Michael Woods brings up an interesting mystery of the ancient world that puzzles learned people of modern times. Although Wood strongly suggests that the "Sea Peoples" were a result of mass migrations, recent research has disproved many of the theories upon which Wood based his opinions. There is evidence to show that the "Sea Peoples" were not a product of mass migrations.
The Trojan War, much like the "Sea Peoples" remains a mystery. Many theories have been developed to explain its occurrence. According to Homer's The Iliad, the Trojan War was waged over the most beautiful woman in the world, Helen. The accepted explanation in modern times is the city was pillaged either for its wealth or to put an end to their control over the Dardanelles. Not much is known about the war, except for the accounts in The Iliad, which may be fictitious. The war was said to be a ten-year siege on Troy at the hands of the Achaeans, who eventually became the victors.
Many archaeologists have ventured to the Dardanelles in search of the long-lost city of Troy, which is believed to be on the site of hissarlik. Heinrich Schliemann was credited with some of the most contributive discoveries as to the location of the city, yet he was also guilty of rewriting history to fit those discoveries. He destroyed numerous artifacts because of his primitive archaeological techniques. Many more archaeologists followed in his footsteps hoping to be the one to discover Troy. In the series, "In Search of the Trojan War" Michael Woods attempts to explain many of the mysteries surrounding Troy.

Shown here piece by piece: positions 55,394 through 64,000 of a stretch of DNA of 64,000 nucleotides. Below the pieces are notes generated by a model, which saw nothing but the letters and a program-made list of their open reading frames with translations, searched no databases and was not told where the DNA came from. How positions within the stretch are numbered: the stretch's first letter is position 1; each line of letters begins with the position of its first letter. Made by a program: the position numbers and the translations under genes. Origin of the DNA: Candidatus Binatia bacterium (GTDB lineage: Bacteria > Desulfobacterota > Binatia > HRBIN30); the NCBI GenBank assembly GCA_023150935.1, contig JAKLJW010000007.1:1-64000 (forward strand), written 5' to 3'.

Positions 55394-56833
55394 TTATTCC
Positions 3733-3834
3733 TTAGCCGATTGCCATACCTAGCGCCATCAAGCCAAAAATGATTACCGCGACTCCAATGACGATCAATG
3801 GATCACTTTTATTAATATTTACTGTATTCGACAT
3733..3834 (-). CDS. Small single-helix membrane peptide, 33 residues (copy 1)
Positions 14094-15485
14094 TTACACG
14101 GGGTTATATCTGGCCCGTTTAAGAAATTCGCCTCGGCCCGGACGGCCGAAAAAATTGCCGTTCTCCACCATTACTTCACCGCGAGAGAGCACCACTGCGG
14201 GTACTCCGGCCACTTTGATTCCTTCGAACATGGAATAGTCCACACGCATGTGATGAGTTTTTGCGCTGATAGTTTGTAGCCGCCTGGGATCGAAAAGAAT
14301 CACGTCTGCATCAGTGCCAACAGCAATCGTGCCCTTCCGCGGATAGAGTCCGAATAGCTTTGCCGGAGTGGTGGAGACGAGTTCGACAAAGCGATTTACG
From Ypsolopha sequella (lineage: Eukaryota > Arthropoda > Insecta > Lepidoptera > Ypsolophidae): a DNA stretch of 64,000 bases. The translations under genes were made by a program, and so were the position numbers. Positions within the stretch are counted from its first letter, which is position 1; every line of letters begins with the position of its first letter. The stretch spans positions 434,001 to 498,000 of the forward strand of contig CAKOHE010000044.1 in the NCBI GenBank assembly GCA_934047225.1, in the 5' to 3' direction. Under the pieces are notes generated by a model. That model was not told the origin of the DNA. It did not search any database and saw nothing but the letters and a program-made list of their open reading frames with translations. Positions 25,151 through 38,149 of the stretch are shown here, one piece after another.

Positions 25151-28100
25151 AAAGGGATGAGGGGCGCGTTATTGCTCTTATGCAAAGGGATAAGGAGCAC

One of those mysteries, are the "Sea Peoples". The "Sea Peoples" were invaders who swept over Asia Minor and Syria n...
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...ctual. It is based on the war, but it is unknown the number of embellishments placed upon the events contained. The Iliad must be based on oral tradition because during the Dark Age, a time during which no literary works were produced. Bards told this story to entertain aristocracy, it was finally written down after the Dark Age had ceased. Whether the Iliad is a true story, may never be known, much like the mystery of the peoples of the sea.
Homer. The Iliad. W.H.D. Rouse. New York: Signet Classics, 1999.
In Search of the Trojan War. Bill Lyons. Michael Woods. British Broadcasting Corporation, 1985.
Robbins, Christopher. E-mail interview. 18 September 2000.
Velikovsky, Immanuel. Peoples of the Sea. New York: Doubleday & Company, 1977.
Woods, Michael. In Search of the Trojan War. New York: Facts on File, 1985